* "Efficient dispersal of information for security, load balancing, and fault tolerance", by Michael O. Rabin. ACM Volume 36, Issue 2 (1989).

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Anonymous Coward

Re: is this novel..?

On reading the article more closely, I see that there are two other aspects (claims) that I'm pretty sure I've got prior art on.

First, there's the issue of generating new shares if some of them have been destroyed. The manpage for Crypt::IDA includes a section "Adding extra shares at a later time" that addresses this. In fact, my solution is much more elegant than the one described in the patent :)

Second, there's the issue of efficiently sending the original file to all the silos. Unfortunately (as far as proving prior art goes) I haven't explicitly published my rationale, but I have also written the Net::OnlineCode module specifically to allow one or more sites that have a 100% copy of a file to multicast parts of it to a network of receiving silos (in a similar way that the BT torrent patent describes). I do include this module as part of my "gnetraid" source tree on Sourceforge, so I'm pretty sure that my intention in bundling them together should be clear (ie, use multicast and/or multi-sender to efficiently send files to silo sites that will be responsible for creation and storage of individual shares).

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Re: is this novel..?

It appears, perhaps unfortunately, that the original claim was filed February 3, 2009, preceding the dates for both Net::OnlineCode and Crypt::IDA. Superficially, that would seem to preclude their use as prior art, but perhaps they would be useful to dispute the Bittorrent's claim that the invention was non-obvious and was produced independently by one normally skilled in the applicable arts.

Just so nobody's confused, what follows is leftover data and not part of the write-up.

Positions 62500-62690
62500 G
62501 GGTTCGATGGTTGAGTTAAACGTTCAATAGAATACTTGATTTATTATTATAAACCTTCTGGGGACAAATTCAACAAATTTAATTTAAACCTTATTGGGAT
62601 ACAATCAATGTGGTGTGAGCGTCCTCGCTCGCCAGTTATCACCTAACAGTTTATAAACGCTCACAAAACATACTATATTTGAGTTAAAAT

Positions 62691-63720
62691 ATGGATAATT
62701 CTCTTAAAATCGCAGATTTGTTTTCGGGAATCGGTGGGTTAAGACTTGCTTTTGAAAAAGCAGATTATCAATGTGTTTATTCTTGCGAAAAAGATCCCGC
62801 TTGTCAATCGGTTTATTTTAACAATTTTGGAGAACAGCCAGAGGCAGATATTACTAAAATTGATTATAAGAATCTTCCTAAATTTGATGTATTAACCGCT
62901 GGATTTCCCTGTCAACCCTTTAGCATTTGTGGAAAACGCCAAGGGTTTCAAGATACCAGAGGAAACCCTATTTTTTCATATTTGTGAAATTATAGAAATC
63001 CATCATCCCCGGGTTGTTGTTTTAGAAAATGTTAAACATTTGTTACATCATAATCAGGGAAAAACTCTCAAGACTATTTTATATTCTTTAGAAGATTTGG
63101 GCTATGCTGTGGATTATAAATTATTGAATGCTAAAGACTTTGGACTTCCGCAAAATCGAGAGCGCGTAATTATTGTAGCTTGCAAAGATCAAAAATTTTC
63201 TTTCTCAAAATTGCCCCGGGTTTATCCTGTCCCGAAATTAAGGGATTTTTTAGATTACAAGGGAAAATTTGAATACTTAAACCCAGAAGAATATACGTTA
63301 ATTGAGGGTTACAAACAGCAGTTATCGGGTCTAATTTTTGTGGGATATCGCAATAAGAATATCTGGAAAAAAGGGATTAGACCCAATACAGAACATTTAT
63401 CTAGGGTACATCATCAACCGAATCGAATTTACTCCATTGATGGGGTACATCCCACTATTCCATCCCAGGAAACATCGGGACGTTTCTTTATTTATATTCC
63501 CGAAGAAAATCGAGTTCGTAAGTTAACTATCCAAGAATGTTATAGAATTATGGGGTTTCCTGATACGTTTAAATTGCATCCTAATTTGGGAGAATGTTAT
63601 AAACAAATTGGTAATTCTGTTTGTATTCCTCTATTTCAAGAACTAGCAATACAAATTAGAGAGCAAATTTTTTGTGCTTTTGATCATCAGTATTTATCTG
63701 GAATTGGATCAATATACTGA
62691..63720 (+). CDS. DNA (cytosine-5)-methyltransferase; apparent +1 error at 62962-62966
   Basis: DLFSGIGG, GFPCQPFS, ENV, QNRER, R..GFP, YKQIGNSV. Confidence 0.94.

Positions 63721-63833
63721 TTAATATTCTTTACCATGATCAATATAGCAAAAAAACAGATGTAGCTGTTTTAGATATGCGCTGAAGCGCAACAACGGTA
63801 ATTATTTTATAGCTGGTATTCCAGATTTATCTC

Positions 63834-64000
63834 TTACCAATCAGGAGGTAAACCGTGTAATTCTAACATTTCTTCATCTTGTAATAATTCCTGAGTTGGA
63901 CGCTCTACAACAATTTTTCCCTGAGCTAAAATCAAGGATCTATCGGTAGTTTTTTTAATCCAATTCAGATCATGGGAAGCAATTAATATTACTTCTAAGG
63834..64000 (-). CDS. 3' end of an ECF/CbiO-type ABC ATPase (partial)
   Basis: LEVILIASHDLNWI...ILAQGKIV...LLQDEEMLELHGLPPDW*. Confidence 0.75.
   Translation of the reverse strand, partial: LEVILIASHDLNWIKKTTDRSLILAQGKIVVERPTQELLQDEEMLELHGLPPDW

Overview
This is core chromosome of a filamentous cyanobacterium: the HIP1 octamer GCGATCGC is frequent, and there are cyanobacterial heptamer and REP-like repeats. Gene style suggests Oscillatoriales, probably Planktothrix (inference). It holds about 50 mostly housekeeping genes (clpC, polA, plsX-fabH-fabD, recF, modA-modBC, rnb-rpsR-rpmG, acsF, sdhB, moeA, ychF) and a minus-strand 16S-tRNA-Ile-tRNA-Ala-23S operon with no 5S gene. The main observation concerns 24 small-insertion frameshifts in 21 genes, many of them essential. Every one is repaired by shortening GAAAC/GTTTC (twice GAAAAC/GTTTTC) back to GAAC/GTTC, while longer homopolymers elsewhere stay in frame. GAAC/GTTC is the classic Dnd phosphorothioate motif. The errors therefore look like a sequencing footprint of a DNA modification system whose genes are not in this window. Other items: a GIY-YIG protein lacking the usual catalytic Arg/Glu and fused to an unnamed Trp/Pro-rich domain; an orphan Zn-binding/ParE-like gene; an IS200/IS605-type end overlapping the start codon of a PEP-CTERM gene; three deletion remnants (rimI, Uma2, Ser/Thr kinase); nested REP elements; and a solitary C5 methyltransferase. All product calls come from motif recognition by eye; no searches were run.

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Anonymous Coward

Re: is this novel..?

@tom dial

Ah. I hadn't noticed the filing date, and it is unfortunate not to be able to invalidate it (or any other software patent, for that matter) immediately.

As for the main claim, which seems to be a method of adding new shares later, the method I used is actually very straightforward and should be immediately obvious when working with the matrices expressed in Cauchy form. Prior to starting work on the programs, I knew nothing about Galois fields or Cauchy/Vandermonde matrices, so if someone as minimally skilled as me could notice it (and I'm pretty sure I did, rather than read it in one of the papers describing IDA) then I think that that's a good indication that it fails the obviousness test.

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Re: is this novel..?

"I think that that's a good indication that it fails the obviousness test."

I'm pretty sure the USPO doesn't use the obviousness test any more. Basically, they take the view that if it were obvious someone would have patented it already therefore if it's not already a patent it's not obvious. This was the tack they took to justify the patent for using cookies to identify returning users and linking them to an account on Amazon, which is pretty well exactly what cookies were invented for.